(h) Referral by the General Counsel, Department of Defense. The Stipulation of Dismissal permits Urban Law plaintiffs to submit complaints to the General Counsel, DoD, for comment. The General Counsel, DoD, may refer such complaints to the Military Department concerned or to the JSRA for initial comment.
(i) Decisional document and index entry principles. The DASD (MP&FM) shall identify significant principles concerning the preparation of decisional documents and index entries as derived from decisions under this section and other opinions of the Office of General Counsel, DoD. This review shall be completed not later than October 1 and April 1 of each year, or more frequently if deemed appropriate by the DASD (MP&FM). The significant principles identified in the review shall be coordinated as proposed as amendments to the sections of this part.
(j) Implementation of amendments. The following governs the processing of any correspondence that is docketed prior to the effective date of amendments to this section except as otherwise provided in such amendments:
(1) Any further action on the correspondence shall be taken in accordance with the amendments; and
(2) No revision of any action taken prior to the effective date of such amendments is required.
Attachment 1—Review of Complaint
Military Department:
Decisional Document Number:
Name of Complainant:
Docket Number:
Date of this Review:
1. Specific allegation(s) noted:
2. With respect in support of the conclusion, enter the following information:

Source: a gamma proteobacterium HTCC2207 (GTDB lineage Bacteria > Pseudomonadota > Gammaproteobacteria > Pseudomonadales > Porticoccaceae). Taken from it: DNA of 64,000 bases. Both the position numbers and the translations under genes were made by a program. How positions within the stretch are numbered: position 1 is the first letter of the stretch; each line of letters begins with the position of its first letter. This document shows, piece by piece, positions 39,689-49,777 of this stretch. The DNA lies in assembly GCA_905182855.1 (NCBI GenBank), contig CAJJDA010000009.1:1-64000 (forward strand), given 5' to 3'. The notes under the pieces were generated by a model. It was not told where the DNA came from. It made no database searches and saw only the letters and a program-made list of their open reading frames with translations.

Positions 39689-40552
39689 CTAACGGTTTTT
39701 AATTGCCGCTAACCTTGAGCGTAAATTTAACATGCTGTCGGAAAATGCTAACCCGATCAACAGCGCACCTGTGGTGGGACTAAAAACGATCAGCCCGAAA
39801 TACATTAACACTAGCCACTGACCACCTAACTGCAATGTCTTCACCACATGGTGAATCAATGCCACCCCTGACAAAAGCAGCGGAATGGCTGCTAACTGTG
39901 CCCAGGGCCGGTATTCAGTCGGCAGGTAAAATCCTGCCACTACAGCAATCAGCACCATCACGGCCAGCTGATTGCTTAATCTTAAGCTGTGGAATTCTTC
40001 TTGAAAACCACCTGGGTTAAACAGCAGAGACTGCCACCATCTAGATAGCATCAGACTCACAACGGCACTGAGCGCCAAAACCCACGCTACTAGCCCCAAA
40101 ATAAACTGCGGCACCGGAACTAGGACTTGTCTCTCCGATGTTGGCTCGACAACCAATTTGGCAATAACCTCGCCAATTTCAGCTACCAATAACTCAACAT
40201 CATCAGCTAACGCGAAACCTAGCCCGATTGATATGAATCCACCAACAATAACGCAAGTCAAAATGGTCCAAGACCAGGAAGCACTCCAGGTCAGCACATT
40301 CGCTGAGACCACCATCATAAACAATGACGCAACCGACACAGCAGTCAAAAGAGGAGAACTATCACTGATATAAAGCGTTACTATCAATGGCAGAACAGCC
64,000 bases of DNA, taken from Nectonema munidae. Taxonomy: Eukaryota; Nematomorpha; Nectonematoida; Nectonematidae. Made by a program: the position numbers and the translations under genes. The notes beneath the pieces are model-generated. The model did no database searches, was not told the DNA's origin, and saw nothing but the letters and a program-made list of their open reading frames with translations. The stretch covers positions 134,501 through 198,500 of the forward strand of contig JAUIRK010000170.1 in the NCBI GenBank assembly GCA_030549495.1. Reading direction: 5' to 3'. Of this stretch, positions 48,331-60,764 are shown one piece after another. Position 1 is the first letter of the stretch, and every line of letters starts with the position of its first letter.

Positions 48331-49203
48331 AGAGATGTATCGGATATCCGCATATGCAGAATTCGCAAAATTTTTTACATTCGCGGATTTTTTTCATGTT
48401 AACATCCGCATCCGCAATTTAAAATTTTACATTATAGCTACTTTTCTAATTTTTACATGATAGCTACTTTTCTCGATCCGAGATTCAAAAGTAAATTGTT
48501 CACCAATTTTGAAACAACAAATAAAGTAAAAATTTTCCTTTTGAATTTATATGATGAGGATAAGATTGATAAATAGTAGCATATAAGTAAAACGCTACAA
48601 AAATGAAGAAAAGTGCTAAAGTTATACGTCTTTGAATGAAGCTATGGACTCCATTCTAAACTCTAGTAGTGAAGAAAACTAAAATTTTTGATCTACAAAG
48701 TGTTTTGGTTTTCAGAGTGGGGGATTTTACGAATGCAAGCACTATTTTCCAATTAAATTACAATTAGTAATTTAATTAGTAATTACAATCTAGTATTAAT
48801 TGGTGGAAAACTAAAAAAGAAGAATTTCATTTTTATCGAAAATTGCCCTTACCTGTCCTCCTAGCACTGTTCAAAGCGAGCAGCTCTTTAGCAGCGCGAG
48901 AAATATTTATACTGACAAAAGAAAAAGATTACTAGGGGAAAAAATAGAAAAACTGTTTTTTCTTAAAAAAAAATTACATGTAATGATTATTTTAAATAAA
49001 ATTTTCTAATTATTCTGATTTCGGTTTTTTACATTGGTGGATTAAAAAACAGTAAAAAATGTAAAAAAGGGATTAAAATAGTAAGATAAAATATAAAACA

a. Conclusion whether corrective action is required.
b. Reasons in support of the conclusion, including findings of fact upon which the conclusion is based.
3. Other defects noted in the decisional document or index entries:
(Authentication)
Attachment 2—Joint Service Review Activity
Office of the Assistant Secretary of Defense (Manpower, Reserve Affairs, and Logistics)
Review by the Joint Service Review Activity
Military Department:
Decisional Document Number:
Name of Complainant:
Name of Applicant:
Docket Number:
Date of this Review:
1. The Military Department's “Review of Complaint” is attached as enclosure 1.
2. Specific Allegations: See part 1 of Military Department's “Review of Complaint” (enclosure 1).
3. Specific allegation(s) not noted by the Military Department:
4. With respect to each allegation, enter the following information:
a. Conclusion as to whether corrective action is required.
b. Reasons in support of the conclusion, including findings of fact upon which conclusion is based.
Note.
If JSRA agrees with the Military Departments, the JSRA may respond by entering a statement of adoption.
5. Other defects in the decisional document or index entries not noted by the Military Departments:
6. Recommendation: